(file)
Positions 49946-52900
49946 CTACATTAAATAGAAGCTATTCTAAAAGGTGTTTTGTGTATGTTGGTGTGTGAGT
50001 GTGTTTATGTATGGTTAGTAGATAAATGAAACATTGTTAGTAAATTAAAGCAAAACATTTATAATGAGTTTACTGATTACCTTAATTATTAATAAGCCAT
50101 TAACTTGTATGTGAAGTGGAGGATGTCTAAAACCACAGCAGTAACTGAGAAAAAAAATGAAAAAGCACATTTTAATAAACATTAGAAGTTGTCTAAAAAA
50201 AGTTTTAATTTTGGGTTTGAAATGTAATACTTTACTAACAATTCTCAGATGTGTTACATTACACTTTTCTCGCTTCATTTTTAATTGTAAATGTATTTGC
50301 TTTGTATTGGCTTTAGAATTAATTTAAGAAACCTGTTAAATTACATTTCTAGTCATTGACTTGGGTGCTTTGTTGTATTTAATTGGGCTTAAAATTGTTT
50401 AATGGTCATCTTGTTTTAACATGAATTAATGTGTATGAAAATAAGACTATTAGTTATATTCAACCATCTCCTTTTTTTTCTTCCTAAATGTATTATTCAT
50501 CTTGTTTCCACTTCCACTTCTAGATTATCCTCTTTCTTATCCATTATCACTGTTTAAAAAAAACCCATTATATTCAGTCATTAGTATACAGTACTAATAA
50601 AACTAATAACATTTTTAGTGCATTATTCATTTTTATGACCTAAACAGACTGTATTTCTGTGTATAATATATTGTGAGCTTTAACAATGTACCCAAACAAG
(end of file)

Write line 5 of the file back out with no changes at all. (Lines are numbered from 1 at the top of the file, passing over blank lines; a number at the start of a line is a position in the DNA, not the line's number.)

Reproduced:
50201 AGTTTTAATTTTGGGTTTGAAATGTAATACTTTACTAACAATTCTCAGATGTGTTACATTACACTTTTCTCGCTTCATTTTTAATTGTAAATGTATTTGC